12 February 2013

Five Metres, One Pin: Sari Shopping in Kathmandu

 Before the sari-fication: In my 'uniform'.

Last week I truly became a grown-up: I bought my first sari.

A woman's first sari-buying excursion is a milestone in South Asia, and at my ripe old spinster age of 31, I will admit that I am lagging behind. I knew that I wanted to buy a gorgeous silk sari while living here in Kathmandu, and in typical Violet Dear fashion I assumed that it would happen in a mad rush two days before leaving the country. This would have undoubtedly been the case had my lovely friend Sarah not decided to host a Bollywood themed party for her birthday. As the date approached, all of the sudden I had a legitimate reason to rush out and buy one of the prettiest things a woman can own.

The word Sari literally means "strip of cloth" and people have been wearing them in India for about five thousand years (nbd, nbd). They range in length from five to seven metres, and it is with a series of expert tucks and folds and twists that the simple length of material becomes an exquisite gown.

Now, I know myself. I am a picky broad. Sure, 90% of the time you'll see me wearing black, grey and olive green in some kind of combination of leggings, ripped up band t-shirt and jean jacket (see above), but when I buy something beautiful and keepsake-y I like to make sure that it is really perfect. I spent a few days before my shopping excursion planning exactly what colour I wanted (with the help of a facebook poll): deep emerald green, not too blangin' with too many sequins or bric a brac hanging off of it.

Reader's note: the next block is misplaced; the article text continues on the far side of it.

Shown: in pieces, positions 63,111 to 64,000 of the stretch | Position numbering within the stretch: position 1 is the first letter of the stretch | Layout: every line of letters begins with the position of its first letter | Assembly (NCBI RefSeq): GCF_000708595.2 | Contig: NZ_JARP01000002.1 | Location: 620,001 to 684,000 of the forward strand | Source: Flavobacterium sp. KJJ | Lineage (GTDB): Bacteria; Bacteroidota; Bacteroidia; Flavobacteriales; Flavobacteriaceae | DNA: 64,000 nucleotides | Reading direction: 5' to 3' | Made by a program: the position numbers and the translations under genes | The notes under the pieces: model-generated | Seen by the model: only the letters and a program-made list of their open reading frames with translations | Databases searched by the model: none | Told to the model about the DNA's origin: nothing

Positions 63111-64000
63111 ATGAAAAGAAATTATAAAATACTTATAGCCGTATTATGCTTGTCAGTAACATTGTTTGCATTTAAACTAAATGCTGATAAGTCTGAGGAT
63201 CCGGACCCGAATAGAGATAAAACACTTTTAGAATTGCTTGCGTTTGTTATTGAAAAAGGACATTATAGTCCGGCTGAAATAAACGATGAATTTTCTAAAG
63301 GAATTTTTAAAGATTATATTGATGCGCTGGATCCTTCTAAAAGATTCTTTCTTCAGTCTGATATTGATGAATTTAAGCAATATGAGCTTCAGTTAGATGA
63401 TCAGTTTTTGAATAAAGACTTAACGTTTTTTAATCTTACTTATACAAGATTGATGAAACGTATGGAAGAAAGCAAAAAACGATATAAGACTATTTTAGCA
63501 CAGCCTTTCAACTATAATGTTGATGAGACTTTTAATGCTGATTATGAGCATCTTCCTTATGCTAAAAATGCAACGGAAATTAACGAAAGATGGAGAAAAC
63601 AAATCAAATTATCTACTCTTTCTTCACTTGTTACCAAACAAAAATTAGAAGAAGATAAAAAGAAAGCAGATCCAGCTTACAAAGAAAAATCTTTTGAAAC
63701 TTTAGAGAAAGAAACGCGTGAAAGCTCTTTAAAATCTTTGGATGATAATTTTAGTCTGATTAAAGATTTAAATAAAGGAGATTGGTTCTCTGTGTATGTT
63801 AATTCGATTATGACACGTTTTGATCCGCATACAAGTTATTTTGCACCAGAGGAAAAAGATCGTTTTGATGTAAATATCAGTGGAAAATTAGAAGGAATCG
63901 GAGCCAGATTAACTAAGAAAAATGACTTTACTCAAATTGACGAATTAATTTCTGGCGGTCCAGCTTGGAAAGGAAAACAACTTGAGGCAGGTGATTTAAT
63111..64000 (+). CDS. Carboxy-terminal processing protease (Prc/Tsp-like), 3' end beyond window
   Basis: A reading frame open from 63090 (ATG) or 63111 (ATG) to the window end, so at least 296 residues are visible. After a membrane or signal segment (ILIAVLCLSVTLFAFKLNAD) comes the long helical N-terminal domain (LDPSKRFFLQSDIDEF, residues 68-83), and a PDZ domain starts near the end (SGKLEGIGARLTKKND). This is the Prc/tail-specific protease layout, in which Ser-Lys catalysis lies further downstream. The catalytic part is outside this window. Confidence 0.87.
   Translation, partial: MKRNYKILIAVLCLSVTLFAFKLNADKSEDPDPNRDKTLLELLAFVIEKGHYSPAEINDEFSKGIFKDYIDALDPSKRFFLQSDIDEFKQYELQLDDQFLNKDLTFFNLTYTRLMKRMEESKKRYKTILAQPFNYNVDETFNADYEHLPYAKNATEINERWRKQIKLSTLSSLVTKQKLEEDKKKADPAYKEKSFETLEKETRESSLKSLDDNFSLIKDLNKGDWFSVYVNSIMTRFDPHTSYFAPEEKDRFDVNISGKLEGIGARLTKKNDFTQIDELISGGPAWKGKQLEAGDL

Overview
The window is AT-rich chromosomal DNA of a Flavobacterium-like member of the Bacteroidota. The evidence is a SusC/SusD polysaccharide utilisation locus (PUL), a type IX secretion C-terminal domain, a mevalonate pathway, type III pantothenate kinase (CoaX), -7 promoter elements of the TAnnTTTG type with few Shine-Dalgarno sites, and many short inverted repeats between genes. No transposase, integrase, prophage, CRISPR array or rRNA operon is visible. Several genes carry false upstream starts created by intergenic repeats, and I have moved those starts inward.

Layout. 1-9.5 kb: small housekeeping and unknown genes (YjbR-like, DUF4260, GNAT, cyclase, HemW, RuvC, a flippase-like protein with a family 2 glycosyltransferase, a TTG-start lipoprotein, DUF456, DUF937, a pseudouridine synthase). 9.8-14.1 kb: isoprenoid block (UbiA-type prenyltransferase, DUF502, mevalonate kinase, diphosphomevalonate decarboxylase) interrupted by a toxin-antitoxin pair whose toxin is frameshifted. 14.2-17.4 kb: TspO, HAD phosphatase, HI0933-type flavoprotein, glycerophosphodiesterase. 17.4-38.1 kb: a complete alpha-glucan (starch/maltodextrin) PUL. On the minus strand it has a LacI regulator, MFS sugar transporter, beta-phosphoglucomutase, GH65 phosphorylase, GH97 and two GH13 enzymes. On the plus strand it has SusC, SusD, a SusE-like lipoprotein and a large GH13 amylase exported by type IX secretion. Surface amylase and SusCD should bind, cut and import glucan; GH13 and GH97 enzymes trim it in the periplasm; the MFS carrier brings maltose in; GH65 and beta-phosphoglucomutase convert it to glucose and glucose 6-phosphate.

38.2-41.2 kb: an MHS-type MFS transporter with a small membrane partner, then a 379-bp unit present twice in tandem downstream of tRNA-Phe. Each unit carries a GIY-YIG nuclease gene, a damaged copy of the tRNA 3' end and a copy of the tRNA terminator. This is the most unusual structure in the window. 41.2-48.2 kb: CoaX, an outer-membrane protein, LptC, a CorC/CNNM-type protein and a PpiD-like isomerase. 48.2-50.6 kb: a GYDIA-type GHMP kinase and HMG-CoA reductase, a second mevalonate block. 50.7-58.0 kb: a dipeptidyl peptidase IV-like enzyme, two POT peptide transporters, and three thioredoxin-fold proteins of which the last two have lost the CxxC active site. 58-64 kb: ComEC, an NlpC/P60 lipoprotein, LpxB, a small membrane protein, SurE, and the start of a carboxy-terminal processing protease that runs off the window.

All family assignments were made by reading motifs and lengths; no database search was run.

It was with this ideal sari in mind I headed to Dili Bazaar with my pals Vilija and Anjali.
What do you have in a dashiki or a caftan?

K, have you ever been in a sari shop? Up to this point, I had not. It was like fabric shop absolutely packed with different materials and patterns all folded up tightly and stacked floor to ceiling. You can't "browse" - you tell a man (and it always seems to be a man) what you're looking for and he selects different options to drape in front of you. The process can be quite simple if you fall in love with a style right off the bat (like Vilija did with a gorgeous yellow number) or it can be baffling and complicated ordeal. Three guesses - and the first two don't count -  how the experience went for me?

Forest green and gold. I looked like a matronly Christmas tree.

The salesman showed me dozens of green saris, and nothing seemed right. As he ran out of options in my price range (I wanted to spend no more than 3500 rupees) he started to get a bit exasperated with me and was starting to flop mint green sequined monstrosities in front of me. "No, bhai," I said repeatedly, "this green. Dark green, not light." He wanly presented me with a lime green chiffon. "I don't like that." I said. He showed me some murky sage covered in crystals. "Bhai. I hate that. I actually hate that sari." We were engaged in a standoff.

I stood up next to the shelves and began to feel the fabrics up close. I was about to call the trip a bust, envisioning myself at the party wearing a frumpy salwar kameez or kurta, when it happened. I fell in love.

"How much?" I asked. When he answered my face fell - it was double what I wanted to spend. I tried it anyway - a rookie mistake that anyone who watches marathons of "Say Yes to the Dress Atlanta" when they are hungover (who, me?) could tell you. Never try the expensive dress you can't afford, because it makes all others that follow feel cheap and gaudy.